The cost of Gettysburg
23,055 casualties and losses from the Union forces. 23,231 Confederate. Over 165,000 men involved in one of the greatest battles America has ever endured. July 1 – 3, 1863 were the dates that wove Gettysburg, Pennsylvania into the threads of our shared story.
The battle is commonly thought of as the turning point in the U.S. Civil War, and the site was recognized as a national cemetery just months after the men had left that field for the last time.
The soldiers of Gettysburg: More than names
We must never forget the actions of those at Gettysburg. Men such as George G. Benedict of Burlington, Vermont. A 2nd Lieutenant of the 12th Vermont Infantry, Company C, who received a Medal of Honour for passing “through a murderous fire of grape and canister in delivering orders and re-formed the crowded lines.”
Men such as Thomas Snowdeal, captured at Gettysburg and held at Andersonville Prison; a Private in the 4th Maine Infantry, Company C.
These men are more than just names, more than facts outlined in military records and headstone inscriptions. Each has their own unique story, some of which have already been told in publications and social histories.
Colonel Issac Avery was remembered in the November 2009 issue of the Burke Journal, “Colonel Isaac Avery struck down at Gettysburg, 1863” (Vol 27, Issue 4, Burke County Genealogical Society).
The role of our women not to be overlooked, the Blue & Gray Magazine published “Power sisters of Gettysburg” in their October 1983 issue (Vol 1, Issue 2, Blue & Gray Enterprises, Inc).
Additionally you can find the stories of the non-military, as well, as seen in “Civilian Jennie Wade killed at Gettysburg, 1863” published in Roots and Leaves (Vol. 29, Issue 3, Fall 2004, Eastern Nebraska Genealogical Society).
You can easily access more stories through the PERSI index on Findmypast.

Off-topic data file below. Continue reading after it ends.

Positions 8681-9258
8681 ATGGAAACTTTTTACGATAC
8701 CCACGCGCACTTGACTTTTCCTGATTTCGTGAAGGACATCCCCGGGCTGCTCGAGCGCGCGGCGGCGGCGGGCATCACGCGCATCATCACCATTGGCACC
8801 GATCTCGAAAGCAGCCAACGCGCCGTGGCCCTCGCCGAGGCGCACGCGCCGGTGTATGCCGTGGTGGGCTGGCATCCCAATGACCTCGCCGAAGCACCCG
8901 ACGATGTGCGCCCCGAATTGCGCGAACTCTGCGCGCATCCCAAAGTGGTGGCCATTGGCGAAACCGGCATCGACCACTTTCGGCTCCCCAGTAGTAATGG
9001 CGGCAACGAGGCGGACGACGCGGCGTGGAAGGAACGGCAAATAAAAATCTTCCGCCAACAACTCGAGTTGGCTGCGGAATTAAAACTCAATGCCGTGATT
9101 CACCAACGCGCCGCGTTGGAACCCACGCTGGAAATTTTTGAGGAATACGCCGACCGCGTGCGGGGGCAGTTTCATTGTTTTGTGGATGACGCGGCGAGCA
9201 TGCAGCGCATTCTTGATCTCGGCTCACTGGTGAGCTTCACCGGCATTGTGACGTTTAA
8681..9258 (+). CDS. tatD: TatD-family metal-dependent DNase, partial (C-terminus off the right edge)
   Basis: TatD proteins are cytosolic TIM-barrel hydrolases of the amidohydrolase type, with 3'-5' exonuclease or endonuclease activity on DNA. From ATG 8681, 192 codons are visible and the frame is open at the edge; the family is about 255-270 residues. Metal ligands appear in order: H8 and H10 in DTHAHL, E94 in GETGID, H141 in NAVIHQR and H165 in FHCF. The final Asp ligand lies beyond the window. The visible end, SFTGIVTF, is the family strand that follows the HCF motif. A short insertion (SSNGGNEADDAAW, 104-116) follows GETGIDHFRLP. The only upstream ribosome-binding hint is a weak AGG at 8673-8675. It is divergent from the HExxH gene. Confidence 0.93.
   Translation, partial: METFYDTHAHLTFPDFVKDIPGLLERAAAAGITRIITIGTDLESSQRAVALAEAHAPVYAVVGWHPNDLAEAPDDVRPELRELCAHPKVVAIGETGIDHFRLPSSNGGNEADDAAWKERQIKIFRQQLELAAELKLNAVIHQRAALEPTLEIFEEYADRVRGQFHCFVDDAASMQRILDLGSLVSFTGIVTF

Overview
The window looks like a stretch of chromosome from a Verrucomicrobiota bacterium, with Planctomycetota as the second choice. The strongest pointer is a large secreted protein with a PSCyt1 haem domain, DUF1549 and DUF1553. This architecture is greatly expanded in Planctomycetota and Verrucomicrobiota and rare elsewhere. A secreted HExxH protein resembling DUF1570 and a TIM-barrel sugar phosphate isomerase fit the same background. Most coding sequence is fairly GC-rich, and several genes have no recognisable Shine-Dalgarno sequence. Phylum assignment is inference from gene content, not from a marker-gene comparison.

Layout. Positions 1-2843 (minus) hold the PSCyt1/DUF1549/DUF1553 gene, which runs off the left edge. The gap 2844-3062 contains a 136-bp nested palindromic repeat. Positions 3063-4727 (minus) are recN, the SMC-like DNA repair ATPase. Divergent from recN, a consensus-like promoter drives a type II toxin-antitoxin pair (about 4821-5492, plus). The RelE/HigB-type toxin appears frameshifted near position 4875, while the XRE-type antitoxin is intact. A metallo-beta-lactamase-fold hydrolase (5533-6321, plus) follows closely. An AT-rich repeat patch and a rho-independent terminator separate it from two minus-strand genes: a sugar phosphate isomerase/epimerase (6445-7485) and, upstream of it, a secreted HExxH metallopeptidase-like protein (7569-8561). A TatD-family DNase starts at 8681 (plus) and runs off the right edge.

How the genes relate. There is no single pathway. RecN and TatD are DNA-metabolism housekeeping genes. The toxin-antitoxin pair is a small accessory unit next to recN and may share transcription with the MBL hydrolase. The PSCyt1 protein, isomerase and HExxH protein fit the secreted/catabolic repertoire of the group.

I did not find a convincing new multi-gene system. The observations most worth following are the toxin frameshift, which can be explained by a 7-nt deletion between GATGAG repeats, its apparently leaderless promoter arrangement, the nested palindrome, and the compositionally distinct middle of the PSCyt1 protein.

Gettysburg: A global story
The people of the United States will honour the memory of Gettysburg with their brothers and sisters on every continent. They will do so in 2014, as they have always done before.
On July 3, 1938, President Roosevelt participated in a dedication of a Peace Monument at Gettysburg. This ceremony was recognized in newspapers around the globe, including the July 4, 1938 issue of the Kingston Gleaner in Jamaica.
The fiftieth anniversary included a military band, ending with the “Star Spangled Banner.” The North China Herald (June 6, 1914, page 747) tells the story a year later, weaving the moments together for its readers:
“Last year in the homeland we were commemorating the fiftieth anniversary of the battle of Gettysburg. Men of the south, men of the north, met together to review the incidents of that great struggle.
...Men wearing the grey, men wearing the blue, veterans of Picket’s charge and Longstreet’s command, those who followed Hill and Mead, rose to their feet as one man, uncovered, and bowed in silence. That was Gettysburg fifty years after.”
Family Historians, share your discoveries
Family Historians, are on the front lines of the effort to preserve these stories. We tug and pull at the strings of history to ensure that our ancestors are included in the memory of our generation and those of the future.
Together, we are ensuring that the individual man is remembered, and has a place in the fabric of time.